Redefining treatment success in type 2 diabetes mellitus: Comprehensive targeting of core defects

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A posthoc analysis of an open-label extension study involving patients who completed the original 30-week placebo-controlled studies showed that 46% of patients who remained on exenatide achieved the ADA goal of HbA1c less than 7.0% at 3 years. 41 Exenatide administered for up to 3.5 years was associated with sustained reductions in HbA1c of –1.0% ( P < .0001) and body weight of –5.3 kg ( P < .001). Pancreatic beta-cell function, assessed by homeostasis model assessment, improved, as did BP, triglyceride, high-density lipoprotein, low-density lipoprotein, and aspartate aminotransferase levels. 41

Comparison with insulin analogues. Comparative studies have highlighted the contrasting effects of exenatide and insulin analogues (eg, insulin glargine and fixed-ratio insulin). 42–45 In a 26-week trial comparing exenatide with insulin glargine in subjects with T2DM, both agents resulted in similar decreases in HbA1c. Exenatide was also associated with a –2.3-kg weight reduction, whereas insulin glargine was associated with a +1.8-kg weight gain. 42 Although rates of symptomatic hypoglycemia were similar, there were fewer cases of nocturnal hypoglycemia with exenatide (0.9 event/patient-year vs 2.4 events/patient-year with insulin).

In a 32-week study comparing exenatide BID with titrated insulin glargine QD, the HbA1c reductions for exenatide and insulin glargine were comparable. However, body weight decreased –4.2 kg over two 16-week treatment periods with exenatide, but increased +3.3 kg over the same periods with the basal insulin analogue. 43 The incidence of hypoglycemia was lower with exenatide than with insulin glargine (14.7% vs 25.2%), although the difference was not statistically significant.

In another study that compared exenatide with biphasic insulin aspart, patients who were treated with exenatide also lost weight while those who received the fast-acting insulin analogue gained weight (between-group difference, –5.4 kg). Patients treated with exenatide also demonstrated greater reductions in postprandial plasma glucose (PPG) excursions following their morning ( P < .001), midday ( P = .002), and evening meals ( P < .001). 44 Overall, hypoglycemia rates were similar at study end between exenatide and insulin aspart (4.7 events/patient-year vs 5.6 events/patient-year). In all of these studies, significant gastrointestinal adverse events (nausea and vomiting) occurred more frequently with exenatide, and more patients withdrew from exenatide than from insulin.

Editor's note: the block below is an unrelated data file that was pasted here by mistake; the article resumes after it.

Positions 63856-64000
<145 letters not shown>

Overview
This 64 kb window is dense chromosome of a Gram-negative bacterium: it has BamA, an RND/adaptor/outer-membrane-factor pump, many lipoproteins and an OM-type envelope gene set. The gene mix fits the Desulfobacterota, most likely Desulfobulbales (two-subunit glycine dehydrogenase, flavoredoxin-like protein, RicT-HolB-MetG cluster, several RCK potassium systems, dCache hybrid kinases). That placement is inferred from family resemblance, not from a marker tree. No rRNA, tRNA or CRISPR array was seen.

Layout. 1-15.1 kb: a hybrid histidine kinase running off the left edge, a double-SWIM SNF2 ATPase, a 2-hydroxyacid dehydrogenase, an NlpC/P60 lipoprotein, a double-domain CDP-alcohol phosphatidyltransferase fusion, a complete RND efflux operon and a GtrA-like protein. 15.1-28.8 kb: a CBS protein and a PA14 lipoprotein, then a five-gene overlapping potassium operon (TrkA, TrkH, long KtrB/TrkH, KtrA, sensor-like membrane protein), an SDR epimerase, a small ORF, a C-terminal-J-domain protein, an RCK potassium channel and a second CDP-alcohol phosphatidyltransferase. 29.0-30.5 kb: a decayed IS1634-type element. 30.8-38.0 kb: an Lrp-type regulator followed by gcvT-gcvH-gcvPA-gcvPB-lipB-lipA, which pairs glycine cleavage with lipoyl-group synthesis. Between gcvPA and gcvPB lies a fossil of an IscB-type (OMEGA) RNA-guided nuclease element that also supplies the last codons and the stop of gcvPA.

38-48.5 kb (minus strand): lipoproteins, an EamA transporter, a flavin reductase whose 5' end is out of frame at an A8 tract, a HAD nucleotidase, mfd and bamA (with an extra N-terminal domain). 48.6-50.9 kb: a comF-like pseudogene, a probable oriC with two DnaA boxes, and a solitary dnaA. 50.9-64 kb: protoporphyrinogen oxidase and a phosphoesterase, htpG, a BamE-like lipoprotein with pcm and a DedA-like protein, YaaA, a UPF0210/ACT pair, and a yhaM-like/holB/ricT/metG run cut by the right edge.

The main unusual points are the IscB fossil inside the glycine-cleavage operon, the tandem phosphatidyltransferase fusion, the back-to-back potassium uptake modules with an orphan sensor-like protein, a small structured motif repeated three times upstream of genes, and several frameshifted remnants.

Formulations in development. Other advances in GLP-1 receptor agonist therapy include novel formulations under clinical development, such as exenatide once weekly 36,46 and liraglutide, a human analogue GLP-1 receptor agonist formulated for once-daily administration. 47,48 In a 52-week study in patients with T2DM, liraglutide significantly reduced HbA1c; the 1.2-mg SC QD dosage reduced HBA1c by –0.84% ( P = .0014) and the 1.8-mg SC QD dosage by –1.14% ( P < .0001). In comparison, glimepiride 8 mg orally QD achieved a –0.51% reduction. Liraglutide was also associated with greater reductions in weight, hypoglycemia, and systolic BP than glimepiride. 47

A 26-week study compared liraglutide (0.6, 1.2, and 1.8 mg SC QD), placebo, and glimepiride 4 mg QD in combination with metformin 1 g BID. HbA1c was reduced significantly in all liraglutide groups compared with placebo ( P < .0001). Mean HbA1c decreased –1.0% with liraglutide 1.2 mg and 1.8 mg and with glimepiride; it decreased –0.7% with liraglutide 0.6 mg; and it increased +0.1% with placebo. Body weight decreased –1.8 kg to –2.8 kg in all liraglutide groups but increased +1.0 kg in the glimepiride group ( P < .0001). The incidence of minor hypoglycemia with liraglutide (~3%) was comparable to that observed with placebo but less than that with glimepiride (17%; P < .001). 48

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